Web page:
I'll show you one more template called Cannon Physics. Just like the previous game, it's built for the iPhone. And I'm just going to run the game this time. When I click and hold the cannon, it goes up. And when I let go, the cannonball is launched. This is a game very similar to Angry Birds. The goal is to shoot objects and knock things over. Specifically, these walls that are stacked on top of each other. I'll lower the trajectory of the cannon and shoot the ball. And this time, I knock a few walls over.
Now once again, it's fun to play the game, but the important thing here is to understand how it's put together. I'll go to the home screen, and then I'll double-click to edit the cannon actor. And once again, I see that there are a whole bunch of behaviors that are already defined. They define how the cannon behaves and what effect it has on the rest of the game. Once you've built games with GameSalad, you can then publish them immediately for use on PCs and Macs, and also on iOS if you have an iOS developer account from Apple.
But if you want to publish on other platforms, such as Android, you'll need a pro membership, and this is an annual subscription. On this webpage at gamesalad.com/creator/pricing, you'll see which additional features you get with a paid membership. My personal opinion is that these features are more for adults who are treating making games as a business. For kids who just want to have some fun building games, the free features are plenty.
The game solid website has a community section where there's a forum where you can ask questions. An education section where you can learn about using GameSalad. A marketplace where you can buy and sell assets and game templates. And an arcade where you can play games built by other GameSalad developers. GameSalad is great platform for building games, not just for use at home or sharing among friends, but also for building game apps that could be distributed widely.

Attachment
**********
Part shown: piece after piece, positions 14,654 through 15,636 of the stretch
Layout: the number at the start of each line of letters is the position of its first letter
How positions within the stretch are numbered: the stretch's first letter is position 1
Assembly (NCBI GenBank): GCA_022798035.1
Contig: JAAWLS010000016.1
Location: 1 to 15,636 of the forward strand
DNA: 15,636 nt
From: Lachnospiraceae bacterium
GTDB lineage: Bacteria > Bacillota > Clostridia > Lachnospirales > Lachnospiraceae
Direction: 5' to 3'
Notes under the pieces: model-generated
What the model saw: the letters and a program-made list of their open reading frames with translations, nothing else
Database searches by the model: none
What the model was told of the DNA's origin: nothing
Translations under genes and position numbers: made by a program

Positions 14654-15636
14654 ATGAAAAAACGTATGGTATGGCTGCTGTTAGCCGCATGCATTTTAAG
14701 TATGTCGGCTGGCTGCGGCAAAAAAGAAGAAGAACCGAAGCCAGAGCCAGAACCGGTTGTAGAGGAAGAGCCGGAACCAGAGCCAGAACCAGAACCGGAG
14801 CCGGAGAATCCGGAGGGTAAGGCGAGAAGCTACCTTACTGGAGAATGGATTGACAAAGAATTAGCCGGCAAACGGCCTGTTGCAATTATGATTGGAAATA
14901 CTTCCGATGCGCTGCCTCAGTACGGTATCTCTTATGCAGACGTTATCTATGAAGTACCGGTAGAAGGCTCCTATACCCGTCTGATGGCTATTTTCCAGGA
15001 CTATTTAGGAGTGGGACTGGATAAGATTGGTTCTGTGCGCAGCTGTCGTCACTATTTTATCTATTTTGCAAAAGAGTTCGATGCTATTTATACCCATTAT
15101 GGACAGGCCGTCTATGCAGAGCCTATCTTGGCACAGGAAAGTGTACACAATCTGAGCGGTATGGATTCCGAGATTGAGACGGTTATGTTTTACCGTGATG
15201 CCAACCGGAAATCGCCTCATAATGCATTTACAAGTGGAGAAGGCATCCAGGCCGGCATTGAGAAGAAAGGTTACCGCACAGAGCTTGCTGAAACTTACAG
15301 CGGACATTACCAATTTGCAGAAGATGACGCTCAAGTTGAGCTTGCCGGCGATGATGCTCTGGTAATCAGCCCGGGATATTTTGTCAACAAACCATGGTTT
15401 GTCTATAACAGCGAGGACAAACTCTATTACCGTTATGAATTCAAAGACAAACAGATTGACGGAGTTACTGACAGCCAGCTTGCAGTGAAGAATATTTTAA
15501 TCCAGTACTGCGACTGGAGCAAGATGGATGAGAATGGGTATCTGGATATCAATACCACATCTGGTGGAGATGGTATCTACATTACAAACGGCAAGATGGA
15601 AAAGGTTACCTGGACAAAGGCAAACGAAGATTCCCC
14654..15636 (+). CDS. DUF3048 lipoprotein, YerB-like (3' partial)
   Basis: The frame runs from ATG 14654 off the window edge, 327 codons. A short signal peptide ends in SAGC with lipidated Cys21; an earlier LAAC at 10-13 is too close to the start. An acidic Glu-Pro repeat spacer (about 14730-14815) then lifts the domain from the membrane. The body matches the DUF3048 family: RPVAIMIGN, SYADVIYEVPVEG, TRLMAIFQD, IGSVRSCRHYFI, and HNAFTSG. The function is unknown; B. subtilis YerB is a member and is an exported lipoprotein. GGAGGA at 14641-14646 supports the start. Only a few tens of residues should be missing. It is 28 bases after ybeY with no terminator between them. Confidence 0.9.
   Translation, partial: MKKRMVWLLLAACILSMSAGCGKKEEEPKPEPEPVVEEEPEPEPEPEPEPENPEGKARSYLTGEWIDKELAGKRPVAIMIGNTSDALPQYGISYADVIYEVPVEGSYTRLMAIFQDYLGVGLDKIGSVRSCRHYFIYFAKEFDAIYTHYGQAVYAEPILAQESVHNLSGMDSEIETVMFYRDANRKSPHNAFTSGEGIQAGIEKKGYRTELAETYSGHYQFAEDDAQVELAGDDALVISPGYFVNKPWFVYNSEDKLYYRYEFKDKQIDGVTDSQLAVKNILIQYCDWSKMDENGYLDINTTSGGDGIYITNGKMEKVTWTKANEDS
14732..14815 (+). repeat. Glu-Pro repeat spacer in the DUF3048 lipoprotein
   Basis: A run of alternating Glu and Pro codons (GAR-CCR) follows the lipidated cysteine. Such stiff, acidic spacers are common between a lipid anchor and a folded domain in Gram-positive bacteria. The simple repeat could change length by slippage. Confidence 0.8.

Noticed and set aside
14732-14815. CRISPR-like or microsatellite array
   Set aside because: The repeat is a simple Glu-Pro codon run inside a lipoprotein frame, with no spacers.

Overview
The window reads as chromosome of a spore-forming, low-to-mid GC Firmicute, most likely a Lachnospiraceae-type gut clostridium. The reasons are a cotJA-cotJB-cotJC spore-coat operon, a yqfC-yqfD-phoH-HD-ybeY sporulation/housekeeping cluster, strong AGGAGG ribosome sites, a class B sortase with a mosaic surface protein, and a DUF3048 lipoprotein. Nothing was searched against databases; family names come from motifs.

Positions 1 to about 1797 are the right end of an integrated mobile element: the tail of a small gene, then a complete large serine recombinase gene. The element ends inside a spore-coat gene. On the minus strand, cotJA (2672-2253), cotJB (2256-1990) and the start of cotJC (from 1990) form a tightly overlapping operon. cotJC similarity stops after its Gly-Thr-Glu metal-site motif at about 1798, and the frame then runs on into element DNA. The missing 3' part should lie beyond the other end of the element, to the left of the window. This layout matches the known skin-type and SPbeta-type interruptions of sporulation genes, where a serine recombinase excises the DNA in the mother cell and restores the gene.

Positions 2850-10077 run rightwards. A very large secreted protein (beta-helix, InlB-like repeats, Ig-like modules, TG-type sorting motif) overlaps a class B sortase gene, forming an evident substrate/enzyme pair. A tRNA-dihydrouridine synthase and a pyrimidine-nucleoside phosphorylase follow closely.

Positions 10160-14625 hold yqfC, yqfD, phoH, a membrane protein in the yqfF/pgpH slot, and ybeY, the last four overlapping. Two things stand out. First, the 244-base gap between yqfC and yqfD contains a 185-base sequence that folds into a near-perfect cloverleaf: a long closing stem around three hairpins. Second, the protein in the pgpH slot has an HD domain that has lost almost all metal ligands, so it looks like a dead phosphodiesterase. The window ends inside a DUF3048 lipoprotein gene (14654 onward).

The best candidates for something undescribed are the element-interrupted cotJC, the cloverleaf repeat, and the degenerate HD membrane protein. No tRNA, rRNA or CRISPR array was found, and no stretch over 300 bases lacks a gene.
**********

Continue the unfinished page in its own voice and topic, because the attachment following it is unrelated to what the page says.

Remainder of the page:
I'm describing it in some depth, because it has free option and is available for both major platforms, Macs and PCs. And it's a great way to get started with games without having to do a lot of coding.
- Understanding your child's learning style
- Graphical programming on iPads and computers
- Making things move
- Learning about algorithms
- Programming animations, apps, and games
- Programming virtual and real robots
- Programming hardware: Arduino and Raspberry Pi
Skill Level Beginner
Q: This course was updated on 11/10/2014. What changed?
A: We updated the "Programming Android apps: MIT App Inventor" video to incorporate new device footage, so you can see how the app performs on an Android phone.